SPEC - MT Performance (4xlarge 16 vCPU)

The 64-core results were quite interesting and put the Graviton2 in a very competitive performance position, but all this talk about performance scaling varying depending on the loaded core count of the system made me wonder how the EC2 instances would perform at lower vCPU counts.

I fired up the same tests, just this time around with only rate-16 to match the number of vCPUs. These are 4xlarge EC2 instances with corresponding 16 vCPUs, but there’s one large caveat in this comparison that we must keep in mind: The Graviton2 instances very likely have no neighbours at this point in time in the test preview, meaning the performance scaling we’re seeing here is very much a best-case scenario for the Amazon chip. EC2 global capacity floats around at 60% active usage, and I imagine Amazon distributes this horizontally across the available sockets in their datacentres. How these performance figures will look like in the real world once Graviton2 ramps up in public availability is anybody’s guess.

The AMD system likely won’t care too much about such scenarios as their NUMA nature means they’re isolated from noisy neighbours anyhow, and we’re just seeing use of a single 8-core chip with its own memory controllers, but the Intel system will have possibly some neighbours doing some activity on the same socket and shared resources. I only ran one test run here; you’d probably need a lot of data to get a representative figure across EC2 usage.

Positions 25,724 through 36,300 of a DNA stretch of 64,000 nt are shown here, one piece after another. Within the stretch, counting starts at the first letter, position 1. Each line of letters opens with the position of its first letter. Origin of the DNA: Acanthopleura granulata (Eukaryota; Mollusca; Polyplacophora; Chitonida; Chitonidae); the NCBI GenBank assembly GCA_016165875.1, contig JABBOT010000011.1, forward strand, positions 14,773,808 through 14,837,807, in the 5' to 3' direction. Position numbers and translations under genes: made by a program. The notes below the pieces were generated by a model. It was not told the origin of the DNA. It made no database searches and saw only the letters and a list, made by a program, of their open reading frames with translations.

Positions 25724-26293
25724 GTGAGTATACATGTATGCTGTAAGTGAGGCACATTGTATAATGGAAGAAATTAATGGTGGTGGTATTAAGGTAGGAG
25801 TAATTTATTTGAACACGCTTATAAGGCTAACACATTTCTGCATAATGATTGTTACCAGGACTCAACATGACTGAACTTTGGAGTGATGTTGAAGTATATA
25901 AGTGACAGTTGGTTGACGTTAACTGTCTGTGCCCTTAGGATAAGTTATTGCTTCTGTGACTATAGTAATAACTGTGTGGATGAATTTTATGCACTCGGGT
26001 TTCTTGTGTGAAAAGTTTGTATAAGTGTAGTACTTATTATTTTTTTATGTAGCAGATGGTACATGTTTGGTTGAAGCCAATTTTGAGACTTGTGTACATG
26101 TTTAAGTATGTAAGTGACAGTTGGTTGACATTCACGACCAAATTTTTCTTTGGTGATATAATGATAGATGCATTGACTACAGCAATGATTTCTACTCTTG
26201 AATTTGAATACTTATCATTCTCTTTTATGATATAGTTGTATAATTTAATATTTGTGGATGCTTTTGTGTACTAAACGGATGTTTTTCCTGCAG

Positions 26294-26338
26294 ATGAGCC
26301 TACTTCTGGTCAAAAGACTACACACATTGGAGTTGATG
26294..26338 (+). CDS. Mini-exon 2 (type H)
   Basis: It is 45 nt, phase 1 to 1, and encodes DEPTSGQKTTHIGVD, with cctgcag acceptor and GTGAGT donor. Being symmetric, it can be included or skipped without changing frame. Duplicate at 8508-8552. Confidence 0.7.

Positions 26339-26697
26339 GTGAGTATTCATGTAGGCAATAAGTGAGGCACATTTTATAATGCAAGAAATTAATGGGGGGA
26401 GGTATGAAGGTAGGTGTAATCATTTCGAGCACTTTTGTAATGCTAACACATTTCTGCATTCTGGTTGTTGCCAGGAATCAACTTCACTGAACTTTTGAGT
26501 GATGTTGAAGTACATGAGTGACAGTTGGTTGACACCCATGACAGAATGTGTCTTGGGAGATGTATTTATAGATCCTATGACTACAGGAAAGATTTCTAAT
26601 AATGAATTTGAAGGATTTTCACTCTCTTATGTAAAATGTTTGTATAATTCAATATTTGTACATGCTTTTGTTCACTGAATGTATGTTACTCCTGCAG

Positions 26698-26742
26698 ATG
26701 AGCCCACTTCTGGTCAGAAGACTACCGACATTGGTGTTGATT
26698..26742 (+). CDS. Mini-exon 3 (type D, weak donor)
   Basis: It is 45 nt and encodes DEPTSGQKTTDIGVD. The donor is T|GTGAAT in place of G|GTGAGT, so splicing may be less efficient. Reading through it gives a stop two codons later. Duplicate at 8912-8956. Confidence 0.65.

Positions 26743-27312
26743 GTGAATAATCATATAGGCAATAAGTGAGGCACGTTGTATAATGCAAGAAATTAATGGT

For the Intel m5n instances, using an 4xlarge instance actually means you're only on on single socket this time around, meaning that the scaling behaviour in favour of higher per-thread performance isn't to be expected as high as on the Graviton2 system, as system DRAM bandwidth and L3 is halved compared to the 16xlarge figures on the previous page.

Also, since we’re testing 16 vCPU setups here, we can have an apples-to-apples comparison between the first- and second-generation Graviton systems which should be a fun comparison.

SPECint2006 Rate Estimated Scores (16 vCPU)

The comparison between the two generations of Graviton processors here is also astounding. Memory intensive workloads favour the newer Graviton2 by at least a factor of 2x, more often 3x, 4x, 5x and even up to 7x in libquantum.

The AMD system as expected doesn’t gain much scaling from using less cores as there’s no more shared resources available on a per-thread basis. The Intel chip fares slightly better per-thread, but doesn’t see the same higher performance scaling (Or should I say, reverse-scaling) as achieved by the Graviton2.

SPECfp2006(C/C++) Rate Estimated Scores (16 vCPU)

In fp2006, we see more or less the same kind of results.

SPEC2006 Rate-16 Estimated Total (4xlarge)

Overall, in the 16-vCPU rate results the Graviton2 surpasses the performance advantage it showcased in the 64-core results, ending up with an even bigger margin.

SPECint2017 Rate Estimated Scores (16 vCPU) SPECfp2017 Rate Estimated Scores (16 vCPU) SPEC2017 Rate-16 Estimated Total (4xlarge)

The SPEC2017 results again show the same conclusion – the Graviton2 really gains a ton of per-thread performance through the ability to use more of the chip’s L3 cache and 8 memory channels. Whilst on the 64-rate results the Graviton2 and the Xeon were neck-in-neck in fp2017, here the Graviton ends up with a 44% performance advantage.

Again, I can’t put enough emphasis on this, but these results are a best-case scenario for the 4xlarge 16vCPU results of the Graviton2. If production instances are able to achieve such figures will very largely depend on the draw of luck on whether you’re going to be alone on the physical hardware or whether you’ll have any neighbours on the chip. And even if you have neighbours, the performance figures will largely depend on what kind of workloads they will be running alongside your use-cases.